Kenyan soldiers have been killed in Somalia, but up to
200 people are believed to have been killed in two
attacks in 2016 and 2017 when al-Shabaab attacked Kenyan
military bases in Somalia.
At the beginning of 2019, a dispute arose between the
countries about a sea area equivalent to 100,000 square
kilometers, which is believed to be rich in oil and gas.
The matter was referred to the International Court of
Justice in The Hague (ICJ), but the tensions also led to
Kenya calling its ambassador for consultations and
urging Somalia's ambassador to leave Kenya. The
diplomatic contacts resumed after a month and at the end
of the year, however, the countries agreed to do even
more to normalize relations between the countries.
Other neighboring countries and the West
The relationship with Ethiopia is predominantly good,
but there are also borderline incidents here. Ethiopia
has accused Kenya of allowing the rebel group Oromo's
Liberation Front (OLF) to have bases on Kenyan
territory. Ethiopian militia groups are suspected of
extensive livestock theft in Kenya.
Kenya, through mediation, contributed to the peace
agreement which ended the conflict in southern Sudan in
2005. From the summer of 2011, Kenya borders the new
country of South Sudan, and no longer Sudan.
Since independence Kenya has had good relations with
the West. The country was long regarded as a relatively
stable oasis in an otherwise conflict-affected region -
a view that also strengthened the government's and the
president's domestic position. However, the Moi regime's
violation of human rights created tensions between Kenya
and the western countries from the late 1980s. A freeze
of financial support from the majority of major donors
played a crucial role in President Moi's 1991 decision
to abandon the one-party system.
When Mwai Kibaki took over as president in December
2002, relations with the Western world improved and new
promises of aid and loans soon came. But lack of
anti-corruption has led to both loan disbursements and
aid money being essentially frozen. Both the United
Kingdom and the United States have imposed travel bans
on a number of high-ranking Kenyans because of
The war crimes charges against leading Keyan
politicians complicated the situation. In 2012, the EU
imposed a travel ban on Uhuru Kenyatta and William Ruto
since the ICC prosecuted them. Several Western countries
indicated an intention to keep a tight line with the
Kenyan government since the two 2013 elections of
president and vice president. But Kenya's role in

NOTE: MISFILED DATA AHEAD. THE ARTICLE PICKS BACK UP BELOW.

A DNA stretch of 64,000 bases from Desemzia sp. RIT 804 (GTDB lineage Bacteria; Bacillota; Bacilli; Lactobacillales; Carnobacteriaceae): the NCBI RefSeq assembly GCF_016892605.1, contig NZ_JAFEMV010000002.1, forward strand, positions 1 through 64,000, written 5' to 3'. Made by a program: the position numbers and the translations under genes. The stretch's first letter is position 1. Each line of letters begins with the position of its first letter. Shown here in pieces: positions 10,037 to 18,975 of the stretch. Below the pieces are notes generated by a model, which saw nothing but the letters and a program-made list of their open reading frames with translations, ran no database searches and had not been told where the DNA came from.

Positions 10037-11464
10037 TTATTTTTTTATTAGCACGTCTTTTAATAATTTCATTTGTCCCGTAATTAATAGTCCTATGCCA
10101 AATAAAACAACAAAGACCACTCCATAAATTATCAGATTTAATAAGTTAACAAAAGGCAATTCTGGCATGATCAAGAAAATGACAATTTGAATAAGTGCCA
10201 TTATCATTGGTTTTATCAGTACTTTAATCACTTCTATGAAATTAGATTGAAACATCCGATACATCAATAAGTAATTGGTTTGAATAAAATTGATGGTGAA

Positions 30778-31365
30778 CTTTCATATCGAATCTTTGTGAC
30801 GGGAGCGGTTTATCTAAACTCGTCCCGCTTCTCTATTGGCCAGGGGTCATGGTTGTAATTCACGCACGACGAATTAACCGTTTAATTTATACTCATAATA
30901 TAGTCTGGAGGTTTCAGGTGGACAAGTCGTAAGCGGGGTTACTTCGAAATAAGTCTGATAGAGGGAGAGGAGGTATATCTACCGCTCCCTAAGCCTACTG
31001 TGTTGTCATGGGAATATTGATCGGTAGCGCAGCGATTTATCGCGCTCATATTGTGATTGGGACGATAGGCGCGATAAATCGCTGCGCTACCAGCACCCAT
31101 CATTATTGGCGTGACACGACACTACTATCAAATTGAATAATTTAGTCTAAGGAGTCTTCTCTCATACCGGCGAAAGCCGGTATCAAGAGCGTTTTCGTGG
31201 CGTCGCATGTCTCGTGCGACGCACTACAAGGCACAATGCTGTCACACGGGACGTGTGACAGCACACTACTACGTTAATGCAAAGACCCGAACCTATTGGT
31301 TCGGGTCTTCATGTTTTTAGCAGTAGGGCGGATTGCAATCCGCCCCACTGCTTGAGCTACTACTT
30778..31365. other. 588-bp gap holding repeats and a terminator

Somalia and the country's strong economic position in
eastern Africa mean that the Western world nevertheless
wants to maintain good relations. Since then, the
charges against both Kenyatta and Ruto have been dropped
(see ICC trials after the 2007 election).
At the same time, Kenya has strengthened its
diplomatic contacts with China and India.
In addition to a coup attempt in 1982, the Kenyan
military has refrained from interfering in politics. In
addition to the regular forces, there is a special
force, the General Service Unit (GSU), which the
government often uses against protesters.
Kenyan soldiers have participated in several UN
peacekeeping operations, especially in other African
FACTS - DEFENSE
20,000 men (2017)
The air Force
2,500 men (2017)
1 600 men (2017)
Military expenditure's share of GDP
1.2 percent (2017)
Military spending's share of the state budget
4.5 percent (2017)
Violence after the election
Elections will be held on December 27. In the parliamentary elections, ODM
wins with 99 seats against 43 for second PNU. When, on December 30, PNU's
candidate, incumbent President Mwai Kibaki, is declared the winner, despite
signs that he has lost, widespread outrage.
Kibaki is running for re-election
Kibaki announces that he is a candidate in the presidential election in
December, now as leader of the new Alliance National Unity Party (PNU). Kibaki
is supported by Kenyatta and ex-President Daniel arap Moi.
ODM is shattered
ODM is split into two: ODM led by Odinga and ODM-Kenya led by former Foreign
Minister Kalonzo Musyoka
Kenyatta wins party leader fight
A court ruled that Uhuru Kenyatta, and not Nicholas Biwott, is Kanu's party
leader (see November 2006).